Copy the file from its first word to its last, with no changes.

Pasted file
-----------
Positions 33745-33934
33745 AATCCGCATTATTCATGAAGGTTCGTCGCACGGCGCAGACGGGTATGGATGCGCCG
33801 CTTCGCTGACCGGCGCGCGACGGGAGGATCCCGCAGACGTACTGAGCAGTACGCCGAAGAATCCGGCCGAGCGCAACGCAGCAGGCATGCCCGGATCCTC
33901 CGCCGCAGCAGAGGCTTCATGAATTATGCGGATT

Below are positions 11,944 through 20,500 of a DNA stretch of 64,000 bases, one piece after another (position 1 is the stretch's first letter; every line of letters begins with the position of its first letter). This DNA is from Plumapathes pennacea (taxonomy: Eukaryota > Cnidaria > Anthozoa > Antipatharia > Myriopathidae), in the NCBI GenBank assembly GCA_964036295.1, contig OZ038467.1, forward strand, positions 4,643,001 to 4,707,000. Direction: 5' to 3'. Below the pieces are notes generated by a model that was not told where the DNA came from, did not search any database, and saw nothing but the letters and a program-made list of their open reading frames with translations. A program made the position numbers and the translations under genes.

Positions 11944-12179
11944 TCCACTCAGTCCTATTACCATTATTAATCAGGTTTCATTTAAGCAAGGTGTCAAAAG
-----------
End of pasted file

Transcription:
Positions 33745-33934
33745 AATCCGCATTATTCATGAAGGTTCGTCGCACGGCGCAGACGGGTATGGATGCGCCG
33801 CTTCGCTGACCGGCGCGCGACGGGAGGATCCCGCAGACGTACTGAGCAGTACGCCGAAGAATCCGGCCGAGCGCAACGCAGCAGGCATGCCCGGATCCTC
33901 CGCCGCAGCAGAGGCTTCATGAATTATGCGGATT

Below are positions 11,944 through 20,500 of a DNA stretch of 64,000 bases, one piece after another (position 1 is the stretch's first letter; every line of letters begins with the position of its first letter). This DNA is from Plumapathes pennacea (taxonomy: Eukaryota > Cnidaria > Anthozoa > Antipatharia > Myriopathidae), in the NCBI GenBank assembly GCA_964036295.1, contig OZ038467.1, forward strand, positions 4,643,001 to 4,707,000. Direction: 5' to 3'. Below the pieces are notes generated by a model that was not told where the DNA came from, did not search any database, and saw nothing but the letters and a program-made list of their open reading frames with translations. A program made the position numbers and the translations under genes.

Positions 11944-12179
11944 TCCACTCAGTCCTATTACCATTATTAATCAGGTTTCATTTAAGCAAGGTGTCAAAAG